California Covid-19 recovery plan envisions more equity

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Delece Smith-Barrow

By Olivia Sanchez

Will California colleges return to normal after the coronavirus pandemic? Lande Ajose hopes not.
 
The pandemic forced postsecondary institutions into triage mode and left working-class students with difficult decisions. It also opened the door for advocates like Ajose, a higher ed policy advisor to Gov. Gavin Newsom who leads the state’s Council for Postsecondary Education, to develop a vision for the future of higher education that could be a model for the rest of the country — if it can get past the obstacles in its path to implementation.
 
Aiming to make the higher education landscape in the state more equitable and inclusive for students of all backgrounds over the next decade, the document laying out the vision has a number of recommendations. Among them: centralize the college application process, bolster support for students as they transition from high school to postsecondary programs, standardize course numbers across institutions, and help connect students with resources to address digital connectivity issues and food and housing insecurity.
 
“We have a system designed for 100 years ago, and 100 years ago we had a very different population of students,” said Ajose, who led the Recovery with Equity task force. “We had very few women, we had very few people of color. And that’s who our system was designed for.”
 
The redesigned system she’s calling for would account not only for the radically more diverse California population, but also for the evolving workforce. She thinks the system could do a better job of graduating students who are ready to hit the ground running, especially in the state’s flourishing STEM and arts and entertainment fields.
 
To do that, she said, students need to be relieved of the stress of meeting their basic needs, which distracts them from achieving success. If they’re economically eligible to receive food, housing or transportation assistance, Ajose said those resources should be easily accessible to them.
 
But removing this barrier for students and implementing the other 10 recommendations is likely to be an uphill battle. In a field of nearly 150 community colleges and universities, you can’t legislate a sense of belonging for students from historically marginalized groups. And those aspects of the plan that require policy change or budget items will have to wait until next year, because of the legislative and budget calendar.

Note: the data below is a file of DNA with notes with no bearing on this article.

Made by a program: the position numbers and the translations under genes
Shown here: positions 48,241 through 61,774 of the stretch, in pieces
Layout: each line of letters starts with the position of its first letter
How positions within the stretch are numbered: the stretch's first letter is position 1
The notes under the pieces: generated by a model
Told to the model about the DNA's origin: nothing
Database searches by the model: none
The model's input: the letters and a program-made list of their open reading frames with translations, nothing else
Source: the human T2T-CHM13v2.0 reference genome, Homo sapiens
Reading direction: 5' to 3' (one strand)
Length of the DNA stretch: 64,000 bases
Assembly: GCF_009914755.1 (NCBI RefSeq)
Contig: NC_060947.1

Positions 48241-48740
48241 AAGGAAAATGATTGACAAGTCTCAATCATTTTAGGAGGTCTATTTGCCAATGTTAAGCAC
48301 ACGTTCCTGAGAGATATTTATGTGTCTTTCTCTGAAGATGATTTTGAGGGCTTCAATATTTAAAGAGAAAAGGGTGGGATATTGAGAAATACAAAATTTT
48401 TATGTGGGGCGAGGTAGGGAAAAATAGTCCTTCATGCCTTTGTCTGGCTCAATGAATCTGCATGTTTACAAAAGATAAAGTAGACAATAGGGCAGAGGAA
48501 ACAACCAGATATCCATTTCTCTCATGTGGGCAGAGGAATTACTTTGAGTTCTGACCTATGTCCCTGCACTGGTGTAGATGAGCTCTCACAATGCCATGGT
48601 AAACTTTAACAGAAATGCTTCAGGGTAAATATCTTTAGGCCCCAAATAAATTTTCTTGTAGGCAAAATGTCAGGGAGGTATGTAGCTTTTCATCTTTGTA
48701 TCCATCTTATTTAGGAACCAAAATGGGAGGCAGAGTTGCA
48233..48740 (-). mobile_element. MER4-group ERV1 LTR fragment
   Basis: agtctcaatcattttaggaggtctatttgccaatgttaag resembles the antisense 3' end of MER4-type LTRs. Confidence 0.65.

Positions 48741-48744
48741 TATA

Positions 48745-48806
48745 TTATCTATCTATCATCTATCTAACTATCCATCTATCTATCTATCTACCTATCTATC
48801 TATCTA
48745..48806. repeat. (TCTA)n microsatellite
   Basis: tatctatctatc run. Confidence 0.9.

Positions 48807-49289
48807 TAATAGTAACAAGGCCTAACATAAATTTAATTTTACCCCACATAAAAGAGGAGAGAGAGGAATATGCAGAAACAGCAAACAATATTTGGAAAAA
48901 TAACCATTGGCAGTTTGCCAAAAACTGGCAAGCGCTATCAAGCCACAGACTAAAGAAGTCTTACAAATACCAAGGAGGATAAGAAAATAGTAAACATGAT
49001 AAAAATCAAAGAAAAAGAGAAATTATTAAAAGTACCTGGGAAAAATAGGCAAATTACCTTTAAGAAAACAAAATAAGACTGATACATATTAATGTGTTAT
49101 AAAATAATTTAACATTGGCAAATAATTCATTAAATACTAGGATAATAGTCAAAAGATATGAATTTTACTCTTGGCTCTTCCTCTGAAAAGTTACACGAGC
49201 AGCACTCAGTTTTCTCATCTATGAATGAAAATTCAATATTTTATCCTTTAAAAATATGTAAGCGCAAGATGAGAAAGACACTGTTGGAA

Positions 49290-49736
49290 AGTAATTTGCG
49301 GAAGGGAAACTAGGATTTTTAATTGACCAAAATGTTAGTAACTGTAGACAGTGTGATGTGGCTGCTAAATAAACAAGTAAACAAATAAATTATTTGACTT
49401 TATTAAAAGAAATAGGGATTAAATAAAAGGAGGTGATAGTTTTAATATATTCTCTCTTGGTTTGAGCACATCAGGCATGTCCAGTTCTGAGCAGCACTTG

The task force began its work in August and the plan was published Feb. 18, about a month after Gov. Gavin Newsom introduced his proposed budget and the day before the deadline for state lawmakers to introduce new bills.
 
Newsom included one-time funding to meet students’ basic needs for each of the public higher education segments in the state, including $100 million for community colleges and $15 million each for the California State University system and the University of California system. To ensure technological connection and support mental health needs of students, Newsom allocated $30 million for community colleges, and $15 million for each of the CSU and UC systems.
 
If approved by the legislature, the budget would be enacted next month.
 
California Assemblymember Marc Berman, a Democrat from the Bay Area, is trying to secure an additional, recurring allotment of $30 million to fund a basic-needs center and coordinator on every community college campus in the state by July 2022.
 
“Let’s not have it so that they have to fill out five different applications to get access to different types of resources and talk to four different people in five different offices,” Berman said. “So many students just get overwhelmed and discouraged just by that process and then they say, ‘forget it,’ and they drop out of school. So, let’s make it as easy as possible for them, and let’s create some accountability on the administrative side.”
 
The proposal is one of three Berman had already been working on when the task force report was released. One bill would simplify the transfer process and another would begin to standardize student-facing course numbers for community college general education courses. The bills have until Sept. 10 to pass.
 
Michael Wiafe, a graduate student at Berkley who served on the task force, said the entire higher education community should mobilize to create momentum for the recommendations immediately, rather than waiting to make requests for the next state budget or appealing to legislators for future sessions.
 
Some changes need government or university systems’ action, Wiafe said, but “fostering inclusive environments, that is on everybody.”
 
For example, institutions might consider funneling more resources to food and housing insecurity and multicultural centers on campuses right away, or reinforcing staff in relevant departments. Maybe students need better programming to “teach how to be in community with each other,” he said.
 
“The way I like to think about it is, keep it in mind as the North Star of what we're doing, and start to make campus plans to try to meet some of these goals,” Wiafe said of the task force report.
 

Send story ideas and news tips to osanchez@hechingerreport.org. Tweet at @oliviarsanchez. Read high-quality news about innovation and inequality in education at The Hechinger Report.

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